It was sometime around the middle of 2013, we were analysing a company, Fresenius Kabi Oncology (FKL), in wake of Sebi’s mandate for companies to comply with the minimum 25% public shareholding norm. The promoter (Fresenius Kabi Singapore) was holding 81% stake at that time and had decided to offload the excess holding in the market. When we were analysing FKL in detail, we came across a name, Shilpa Medicare, in its list of oncology API suppliers.
In fact, we were a bit surprised to know that SML was a listed entity engaged in the supply of oncology API to not just players in India but in Europe as well. Later, we approached the management to understand the company’s business model. Initially, the promoter Omprakash Inani was very reluctant to meet. After much persuasion, we met him for 15 minutes in Mumbai. We discussed briefly about the company and expressed our desire to deep-study the company. Inani’s first reaction was that since the company was in the process of building the business, it would be better if we could meet him after the management had done some more work. In response to this request, our instinctive question was after how many days should we approach the company, assuming that the company must be in the final stage of some announcement and, hence, was unwilling to talk at that point in time. But the promoter said that the work they were doing would turn into blockbuster numbers only around 2017-18, a good four years from our meeting date! We were shocked to hear that but the answer made one thing very clear that here was a promoter who is a visionary and not at all impatient to grow the business. He wants to give his best without haste to fulfill his dreams.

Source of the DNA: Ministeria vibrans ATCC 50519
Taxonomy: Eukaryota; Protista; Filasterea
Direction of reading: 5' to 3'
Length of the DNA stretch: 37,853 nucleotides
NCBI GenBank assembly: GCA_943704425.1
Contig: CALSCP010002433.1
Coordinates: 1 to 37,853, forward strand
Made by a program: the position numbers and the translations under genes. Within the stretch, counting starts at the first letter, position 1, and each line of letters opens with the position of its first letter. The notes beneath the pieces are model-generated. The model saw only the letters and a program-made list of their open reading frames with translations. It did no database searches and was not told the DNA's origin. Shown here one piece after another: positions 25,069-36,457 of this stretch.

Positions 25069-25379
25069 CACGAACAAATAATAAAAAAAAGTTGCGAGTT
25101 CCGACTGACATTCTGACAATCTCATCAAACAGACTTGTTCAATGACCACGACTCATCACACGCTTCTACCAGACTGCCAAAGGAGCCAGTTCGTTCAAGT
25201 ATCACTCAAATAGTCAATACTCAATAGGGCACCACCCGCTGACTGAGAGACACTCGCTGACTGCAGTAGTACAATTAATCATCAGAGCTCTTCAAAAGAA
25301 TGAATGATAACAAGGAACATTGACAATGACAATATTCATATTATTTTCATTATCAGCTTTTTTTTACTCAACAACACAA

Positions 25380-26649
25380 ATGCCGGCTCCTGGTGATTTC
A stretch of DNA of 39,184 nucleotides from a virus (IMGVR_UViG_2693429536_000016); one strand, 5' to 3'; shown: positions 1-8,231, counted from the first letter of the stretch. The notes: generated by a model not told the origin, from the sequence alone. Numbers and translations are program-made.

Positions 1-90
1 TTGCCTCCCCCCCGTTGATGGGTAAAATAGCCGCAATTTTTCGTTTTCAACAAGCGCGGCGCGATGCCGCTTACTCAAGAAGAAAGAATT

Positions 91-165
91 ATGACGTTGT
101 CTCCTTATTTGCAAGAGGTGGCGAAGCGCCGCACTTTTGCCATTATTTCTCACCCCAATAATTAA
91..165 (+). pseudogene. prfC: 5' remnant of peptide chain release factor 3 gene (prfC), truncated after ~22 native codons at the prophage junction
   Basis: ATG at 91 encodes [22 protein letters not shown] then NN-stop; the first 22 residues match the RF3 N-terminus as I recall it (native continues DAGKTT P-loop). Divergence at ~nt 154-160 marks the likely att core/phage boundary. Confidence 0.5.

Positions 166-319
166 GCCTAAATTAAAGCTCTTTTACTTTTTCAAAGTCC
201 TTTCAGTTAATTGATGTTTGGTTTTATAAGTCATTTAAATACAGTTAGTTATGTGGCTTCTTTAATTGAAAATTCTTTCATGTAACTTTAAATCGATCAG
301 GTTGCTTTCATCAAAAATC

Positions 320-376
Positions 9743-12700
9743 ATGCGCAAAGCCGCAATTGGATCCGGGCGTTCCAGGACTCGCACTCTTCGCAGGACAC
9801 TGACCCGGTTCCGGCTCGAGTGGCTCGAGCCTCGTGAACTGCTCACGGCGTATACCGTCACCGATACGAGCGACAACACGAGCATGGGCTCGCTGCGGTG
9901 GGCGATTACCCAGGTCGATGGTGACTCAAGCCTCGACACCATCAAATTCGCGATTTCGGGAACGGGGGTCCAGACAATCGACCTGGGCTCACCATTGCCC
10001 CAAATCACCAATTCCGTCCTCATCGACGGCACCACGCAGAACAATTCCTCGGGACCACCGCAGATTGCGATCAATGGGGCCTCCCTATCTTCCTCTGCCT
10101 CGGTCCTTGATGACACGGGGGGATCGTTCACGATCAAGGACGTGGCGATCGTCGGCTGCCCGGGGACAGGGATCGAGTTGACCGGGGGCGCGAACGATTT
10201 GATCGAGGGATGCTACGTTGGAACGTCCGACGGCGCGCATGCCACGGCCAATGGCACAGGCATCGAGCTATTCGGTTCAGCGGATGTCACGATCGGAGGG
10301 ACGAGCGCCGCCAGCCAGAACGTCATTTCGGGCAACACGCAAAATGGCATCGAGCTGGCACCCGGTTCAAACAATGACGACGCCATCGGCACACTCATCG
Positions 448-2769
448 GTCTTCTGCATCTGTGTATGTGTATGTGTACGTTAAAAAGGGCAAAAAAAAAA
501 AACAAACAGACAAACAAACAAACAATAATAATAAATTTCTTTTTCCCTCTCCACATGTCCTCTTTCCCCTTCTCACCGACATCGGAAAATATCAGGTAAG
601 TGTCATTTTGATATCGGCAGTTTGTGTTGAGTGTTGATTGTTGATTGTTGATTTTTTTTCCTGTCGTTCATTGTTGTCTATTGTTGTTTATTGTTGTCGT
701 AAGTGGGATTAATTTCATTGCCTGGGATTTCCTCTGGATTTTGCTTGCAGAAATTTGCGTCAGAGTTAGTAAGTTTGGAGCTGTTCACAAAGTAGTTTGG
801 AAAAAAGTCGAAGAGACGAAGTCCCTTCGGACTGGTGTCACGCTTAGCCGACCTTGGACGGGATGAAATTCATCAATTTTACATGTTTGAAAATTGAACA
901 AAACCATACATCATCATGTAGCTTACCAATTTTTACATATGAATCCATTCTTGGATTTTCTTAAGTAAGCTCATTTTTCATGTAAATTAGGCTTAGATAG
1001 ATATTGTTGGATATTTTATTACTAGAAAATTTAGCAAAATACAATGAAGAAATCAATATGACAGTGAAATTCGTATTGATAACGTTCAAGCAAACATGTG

After that meeting we waited for a few months, deep-dived into more details about the molecules SML was working on, taking cues from the USFDA and related websites. After some requests, we finally met the management at SML’s Raichur facility in Karnataka.
The meeting was even more interesting. The management had a clear timetable of what they were planning to do over the next four years, the amount of funding the company would require and, similarly, how it would sustain itself during the intervening period.
The important thing that the promoter made it very clear was that given the four-year time-frame, we should not ask him about financial ratios or near-term